May 18, 2006
More Americans should get flu shot: experts
By Maggie Fox, Health and Science Correspondent
WASHINGTON (Reuters) - The U.S. Centers for Disease Control and Prevention is preparing its broadest and most ambitious vaccination effort yet for the coming influenza season, experts said on Thursday.The new recommendations will cover 218 million Americans, or 73 percent of the population, for the 2006-2007 influenza season, the experts told reporters. They also hope to persuade more of these people to get vaccinated and will tell them that getting vaccinated is still useful late in the season.
The hope is to both reduce flu deaths -- 36,000 every year on average -- and to coax vaccine makers back into the uncertain U.S. market.
There will not be enough vaccine for this many people but historically most Americans who should be vaccinated do not.
But the CDC expects a record number of doses to be available -- up to 120 million, said Dr. Nicole Smith of the CDC's influenza division. The most ever available before has been 95 million doses.
Smith said the CDC was expected to extend its recommendations to include children aged up to 5 years and all their contacts -- including siblings, parents and caregivers. Last year only children aged 6 months to 2 years were on the priority list.
There is also talk of adding all children to the list.
Vaccinating schoolchildren could provide indirect protection to other groups, Smith added, including the elderly. Other studies have shown that a fairly new vaccine that protects young children against pneumococcal bacteria -- which cause pneumonia, bronchitis and other conditions -- has greatly reduced rates of disease in older adults as well.
One question was whether to go ahead and recommend that everyone be vaccinated, or concentrate on getting more members of higher-risk groups vaccinated, Smith told the briefing, sponsored by The National Foundation for Infectious Diseases.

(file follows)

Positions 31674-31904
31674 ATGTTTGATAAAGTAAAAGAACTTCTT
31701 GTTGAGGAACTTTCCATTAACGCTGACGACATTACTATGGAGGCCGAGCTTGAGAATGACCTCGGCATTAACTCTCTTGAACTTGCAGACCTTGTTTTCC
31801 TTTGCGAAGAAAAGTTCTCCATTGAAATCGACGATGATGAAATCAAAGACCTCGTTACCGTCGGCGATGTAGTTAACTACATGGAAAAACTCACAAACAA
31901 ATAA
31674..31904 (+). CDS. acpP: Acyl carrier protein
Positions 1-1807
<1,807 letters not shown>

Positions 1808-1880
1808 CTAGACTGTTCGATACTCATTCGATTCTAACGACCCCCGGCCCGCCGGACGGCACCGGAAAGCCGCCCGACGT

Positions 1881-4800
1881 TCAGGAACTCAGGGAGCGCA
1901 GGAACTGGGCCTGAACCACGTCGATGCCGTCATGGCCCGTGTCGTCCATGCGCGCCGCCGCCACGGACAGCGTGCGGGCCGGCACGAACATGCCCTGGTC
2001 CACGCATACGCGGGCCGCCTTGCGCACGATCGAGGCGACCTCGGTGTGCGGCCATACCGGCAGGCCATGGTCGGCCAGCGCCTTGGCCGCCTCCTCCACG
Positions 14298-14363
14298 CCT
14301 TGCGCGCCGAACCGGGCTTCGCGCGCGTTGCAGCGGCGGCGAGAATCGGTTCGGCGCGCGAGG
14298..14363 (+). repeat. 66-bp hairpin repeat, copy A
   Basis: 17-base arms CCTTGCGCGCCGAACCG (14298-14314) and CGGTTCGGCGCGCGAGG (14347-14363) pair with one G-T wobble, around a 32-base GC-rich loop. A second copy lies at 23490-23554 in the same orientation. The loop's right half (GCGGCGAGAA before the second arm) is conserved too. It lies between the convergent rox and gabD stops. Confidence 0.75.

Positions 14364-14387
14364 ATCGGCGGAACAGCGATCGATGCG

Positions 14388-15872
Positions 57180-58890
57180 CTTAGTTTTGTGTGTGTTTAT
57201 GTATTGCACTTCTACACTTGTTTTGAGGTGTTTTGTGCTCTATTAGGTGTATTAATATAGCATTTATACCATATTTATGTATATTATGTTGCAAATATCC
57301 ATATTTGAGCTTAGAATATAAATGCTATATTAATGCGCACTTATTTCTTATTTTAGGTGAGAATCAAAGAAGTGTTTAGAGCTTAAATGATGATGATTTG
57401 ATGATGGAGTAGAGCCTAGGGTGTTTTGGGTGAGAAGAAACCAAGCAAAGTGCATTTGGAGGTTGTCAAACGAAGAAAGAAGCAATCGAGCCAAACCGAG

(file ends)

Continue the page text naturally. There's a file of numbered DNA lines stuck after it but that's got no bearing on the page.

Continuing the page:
EVEN DOCTORS DON'T DO IT
Dr. Ardis Hoven, a member of the American Medical Association's Board of Trustees, noted that only 40 percent of health-care professionals, including doctors, nurses and technicians, get vaccinated against flu every year, even though they know it can protect not only themselves, but their families and the patients they care for.
At Hoven's hospital at the University of Kentucky College of Medicine, 1,000 doses of flu vaccine went unused last year and had to be sent back to the manufacturer.
Part of the problem is that makers cannot deliver all their influenza vaccines right at the start of flu season in October. If people ask for a vaccine and cannot get it immediately, they often fail to come back looking for one later.
Interest in vaccination tends to wane after the Thanksgiving holiday at the end of November, Hoven said, even though the flu season has not even properly geared up. "We know that it peaks in February, but we are seeing cases in March, we are seeing cases in April," she said.
The CDC and NFID say people benefit from getting vaccinated as late as February.
Hoven and the other experts hope that having more vaccine available, and getting more Americans vaccinated, will encourage drug companies to make flu vaccines. Currently just four companies supply the U.S. market, and there have been severe shortages in the past five years.
"We have got to increase the number of manufacturers and we have got to stabilize the vaccine supply," Hoven said.
The issue has become more critical with the spread of H5N1 avian influenza, which experts say has a greater potential than any flu virus in 30 years to cause a pandemic. It does not yet easily infect people but has killed 122 people in 10 countries and spread rapidly among birds.
"Preparation for delivery of 120 million vaccines is good preparation for any pandemic," Hoven said.